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By Monica E. Oss

Our team spends a lot of time thinking about strategy, competitive advantage, and sustainability—and the likely disruptors that will upend strategy. As we look ahead, I think there are three big disruptive forces that executive teams of specialty provider organizations should pay attention to—the implications of continued “integration”, the changing political and regulatory landscape, and a new wave of disruptive partnership.

A continued push for “integration”—It was really the Patient Protection & Affordable Care Act (PPACA) that started the “integration movement” in motion. No preexisting condition exclusions permitted with no annual/lifetime limits. The first accountable care organizations (ACO) and health homes. Payers discovered that “integrating” consumer management improved health and reduced costs. And, at the same time, they realized that fee-for-service (FFS) reimbursement wasn’t an optimal model for integration and started the push to value-based reimbursement. Since then, we’ve seen adoption of ACOs by commercial health plans, the use of specialty medical home concepts across all payer types, and lots of pay-for-performance initiatives. All these market changes eliminate, in one way or another, a separate “specialist” market, and drive financial, clinical, and data systems to merge (or at least, collaborate). Depending on the geographic and consumer markets of any particular program, “integration” can be a big threat.

For more on the integration trend, check out these resources from the OPEN MINDS Industry Library:

  1. Health Plan Relationship Building Skills Key To VBR Success
  2. Watch Out For Elephants
  3. The Pace Of VBR Is Picking Up
  4. Pay For Value-The Glass Half Full, The Glass Half Empty?
  5. Preparing For Value-Based Reimbursement-Even Before The Contracts Are Signed
  6. Defining ‘Value’ Is Key To Provider/Health Plan Conversations
  7. State Medicaid ACO Programs Ranked By Percent Of Medicaid Enrollment
  8. Louisiana To Test Subscription Model For Hepatitis C Drugs
  9. Final Rule Creates Pathways To Success For The Medicare Shared Savings Program

Accountable Care & The Complex Consumer—The changing political and regulatory landscape for health and human services are a front-and-center political issue. In fact, the last polling showed that health care was the “number one” issue for voters—which makes it the “number one” issue for politicians. There are big changes proposed: the end of pharmaceutical rebates, the end of prohibitions on pre-existing conditions, the end of parity, the concept of essential health benefits, additional funding for addictions, and more. Every organization needs to have a plan for the political and regulatory scenarios that could affect their sustainability. And, in case you missed it, be sure your team is on top of these issues:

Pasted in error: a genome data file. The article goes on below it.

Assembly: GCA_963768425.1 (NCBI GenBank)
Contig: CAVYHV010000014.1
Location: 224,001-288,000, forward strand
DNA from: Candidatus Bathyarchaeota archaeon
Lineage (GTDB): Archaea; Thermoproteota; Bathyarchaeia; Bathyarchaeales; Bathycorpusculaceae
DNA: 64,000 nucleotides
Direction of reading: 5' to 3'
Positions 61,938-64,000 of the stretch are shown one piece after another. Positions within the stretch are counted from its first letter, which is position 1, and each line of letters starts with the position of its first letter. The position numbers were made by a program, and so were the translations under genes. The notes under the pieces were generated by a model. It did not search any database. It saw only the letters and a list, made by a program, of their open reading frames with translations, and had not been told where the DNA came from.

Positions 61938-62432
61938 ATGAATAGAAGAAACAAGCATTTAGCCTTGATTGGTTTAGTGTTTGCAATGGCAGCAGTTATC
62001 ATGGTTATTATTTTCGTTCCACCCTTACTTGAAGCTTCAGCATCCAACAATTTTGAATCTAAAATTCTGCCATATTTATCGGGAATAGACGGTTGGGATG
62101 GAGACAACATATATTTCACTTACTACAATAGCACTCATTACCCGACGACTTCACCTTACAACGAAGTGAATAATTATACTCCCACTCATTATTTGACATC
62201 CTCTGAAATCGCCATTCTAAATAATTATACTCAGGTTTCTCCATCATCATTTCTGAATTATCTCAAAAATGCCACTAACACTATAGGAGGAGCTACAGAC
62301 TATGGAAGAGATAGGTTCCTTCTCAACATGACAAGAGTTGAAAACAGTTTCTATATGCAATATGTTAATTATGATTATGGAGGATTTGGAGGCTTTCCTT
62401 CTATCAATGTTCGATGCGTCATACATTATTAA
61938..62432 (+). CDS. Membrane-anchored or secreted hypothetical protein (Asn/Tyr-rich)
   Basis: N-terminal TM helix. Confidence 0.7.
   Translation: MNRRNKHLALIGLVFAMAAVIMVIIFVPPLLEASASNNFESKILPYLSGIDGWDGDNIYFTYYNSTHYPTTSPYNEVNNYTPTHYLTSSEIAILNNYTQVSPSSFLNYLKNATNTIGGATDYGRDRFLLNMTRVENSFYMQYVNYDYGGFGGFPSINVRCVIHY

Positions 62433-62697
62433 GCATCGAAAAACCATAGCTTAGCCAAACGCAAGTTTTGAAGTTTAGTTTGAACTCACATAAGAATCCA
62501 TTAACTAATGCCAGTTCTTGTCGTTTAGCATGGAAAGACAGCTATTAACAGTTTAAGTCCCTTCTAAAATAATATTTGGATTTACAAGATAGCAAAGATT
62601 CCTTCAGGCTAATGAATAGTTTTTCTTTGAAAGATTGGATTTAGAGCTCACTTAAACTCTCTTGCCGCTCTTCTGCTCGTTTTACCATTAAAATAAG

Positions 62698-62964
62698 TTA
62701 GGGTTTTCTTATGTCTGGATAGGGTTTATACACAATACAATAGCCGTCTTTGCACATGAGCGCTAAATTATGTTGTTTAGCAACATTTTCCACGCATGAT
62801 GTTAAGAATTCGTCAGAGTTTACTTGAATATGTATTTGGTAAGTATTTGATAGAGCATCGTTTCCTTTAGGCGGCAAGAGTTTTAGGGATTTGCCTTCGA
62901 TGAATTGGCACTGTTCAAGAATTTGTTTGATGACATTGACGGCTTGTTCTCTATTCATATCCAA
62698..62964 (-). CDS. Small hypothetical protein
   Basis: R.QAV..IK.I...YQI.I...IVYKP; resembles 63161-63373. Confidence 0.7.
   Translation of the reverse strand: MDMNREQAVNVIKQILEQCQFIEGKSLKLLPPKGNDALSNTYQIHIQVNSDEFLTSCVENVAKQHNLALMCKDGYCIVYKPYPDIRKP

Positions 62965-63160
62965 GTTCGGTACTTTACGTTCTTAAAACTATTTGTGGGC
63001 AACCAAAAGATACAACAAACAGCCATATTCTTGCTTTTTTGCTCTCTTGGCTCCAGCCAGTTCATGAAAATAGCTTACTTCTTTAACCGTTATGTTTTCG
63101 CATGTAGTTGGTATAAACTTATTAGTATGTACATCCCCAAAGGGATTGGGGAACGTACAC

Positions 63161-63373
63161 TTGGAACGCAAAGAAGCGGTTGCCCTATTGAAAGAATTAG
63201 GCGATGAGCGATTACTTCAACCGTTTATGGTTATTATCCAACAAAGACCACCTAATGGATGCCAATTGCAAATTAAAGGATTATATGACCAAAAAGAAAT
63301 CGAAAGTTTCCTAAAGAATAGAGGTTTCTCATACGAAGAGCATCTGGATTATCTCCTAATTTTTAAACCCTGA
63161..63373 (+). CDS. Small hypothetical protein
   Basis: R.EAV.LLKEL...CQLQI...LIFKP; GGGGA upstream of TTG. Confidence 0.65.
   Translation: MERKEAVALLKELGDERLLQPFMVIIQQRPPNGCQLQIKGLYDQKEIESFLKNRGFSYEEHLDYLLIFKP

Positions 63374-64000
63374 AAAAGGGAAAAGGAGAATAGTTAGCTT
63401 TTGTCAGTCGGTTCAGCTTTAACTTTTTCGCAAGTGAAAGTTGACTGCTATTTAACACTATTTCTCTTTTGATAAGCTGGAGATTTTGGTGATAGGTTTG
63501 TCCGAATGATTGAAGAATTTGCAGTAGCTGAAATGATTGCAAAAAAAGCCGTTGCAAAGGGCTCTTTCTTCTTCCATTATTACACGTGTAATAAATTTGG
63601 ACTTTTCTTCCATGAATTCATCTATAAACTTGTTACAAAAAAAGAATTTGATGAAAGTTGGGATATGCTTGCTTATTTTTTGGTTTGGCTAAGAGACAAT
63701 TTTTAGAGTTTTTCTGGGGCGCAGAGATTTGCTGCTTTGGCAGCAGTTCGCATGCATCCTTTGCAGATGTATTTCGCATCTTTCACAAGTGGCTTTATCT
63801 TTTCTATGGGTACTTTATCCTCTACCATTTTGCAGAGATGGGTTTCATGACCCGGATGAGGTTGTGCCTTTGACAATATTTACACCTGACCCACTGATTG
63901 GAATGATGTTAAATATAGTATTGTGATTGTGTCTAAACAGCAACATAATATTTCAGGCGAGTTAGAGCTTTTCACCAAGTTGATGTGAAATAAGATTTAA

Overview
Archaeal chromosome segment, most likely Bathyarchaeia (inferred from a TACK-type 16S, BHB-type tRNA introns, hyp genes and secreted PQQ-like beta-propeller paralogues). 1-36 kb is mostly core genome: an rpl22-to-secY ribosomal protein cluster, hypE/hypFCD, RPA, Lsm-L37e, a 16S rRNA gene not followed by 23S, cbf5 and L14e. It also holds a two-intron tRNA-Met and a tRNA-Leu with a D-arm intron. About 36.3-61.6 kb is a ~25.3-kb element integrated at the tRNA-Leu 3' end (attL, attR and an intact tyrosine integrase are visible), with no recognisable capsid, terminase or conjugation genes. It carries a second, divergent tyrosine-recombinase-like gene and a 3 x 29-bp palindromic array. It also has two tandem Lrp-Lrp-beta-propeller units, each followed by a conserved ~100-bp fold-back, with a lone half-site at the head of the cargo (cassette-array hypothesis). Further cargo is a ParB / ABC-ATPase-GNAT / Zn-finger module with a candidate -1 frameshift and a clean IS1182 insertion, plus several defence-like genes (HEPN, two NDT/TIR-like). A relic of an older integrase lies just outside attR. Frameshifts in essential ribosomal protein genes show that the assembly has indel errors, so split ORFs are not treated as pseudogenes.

1. Medicaid Eligibility & Work Requirements – Another Pending Strategy Issue
  2. The Beginning Of The End Of Parity
  3. Why New Medicare Rules For ‘Non-Medical Benefits’ Matter
  4. CMS ‘Pathways To Success’ Medicare ACO Overhaul Limits ACO Time Without Risk
  5. Florida Faces ADA Lawsuit Over Medicaid HCBS Wait List
  6. Medicare Modifies Plans To Change Evaluation & Management Coding
  7. Federal Nursing Facility Case Mix Payment Changes Planned For October 2019
  8. CMS Launches Civil Money Penalty Reinvestment Program
  9. CMS Guidance To State Medicaid Directors Recommends Leveraging Managed Care To Improve Services For Dual Eligibles
  10. PPACA Open Enrollment Through HealthCare.gov Website Falls 4% From 2017, Totaling 8.4 Million Enrollees

A new wave of disruptive collaborations/partnerships—Competition isn’t what it used to be. Unusual combinations of stakeholders are reshaping service delivery and financing: combinations like CVS/Aetna, Beacon/Walmart, and Otsuka/Magellan. The combinations are creating a new “value chain” (see Unlikely Bedfellows and The ‘Melting’ Value Chain) with some great threats for specialty provider organization strategy. For more on the new disruptors, check out our recent coverage:

  1. Health System/Insurer Combos Gain Steam-& More To Come With ACO Changes
  2. CVS Health Completes Aetna Acquisition
  3. S. Department Of Veterans Affairs, Walmart Team Up To Offer Telehealth Services
  4. Amazon To Launch ‘Choice’ Brand Of Consumer Medical Devices Created By Arcadia Group
  5. UnitedHealth’s Optum To Acquire A Stake In The Polyclinic
  6. PEAR Therapeutics & Sandoz Launch reSET-OT Mobile Digital Therapeutic For Opioid Use Disorder
  7. CVS Health Invests $100 Million Over 5 Years In Community Health Initiatives
  8. Beacon Care Services Launched With Texas Walmart Mental Health Practice
  9. Reckitt Benckiser Group & Walmart Launch First-Of-Its Kind Partnership With Doctor On Demand
  10. Otsuka Collaborates With Magellan Health To Launch ABILIFY MYCITE®

For a deeper dive into all three of these trends, be sure to check out my article, The 2019 Health & Human Service Landscape: 2018 Legacy Sets Stage For Opportunities & Challenges. And for more advice on the coming year, check out The Three Trends That Are ‘Top Of Mind’ In 2019 For The OPEN MINDS Team. And, for a deep dive into strategy , mark your calendars for June 5 at The 2019 OPEN MINDS Strategy & Innovation Institute, and my keynote session, What Does It Take To Outlast The Disruptors? Building A New Strategy For A New Market.

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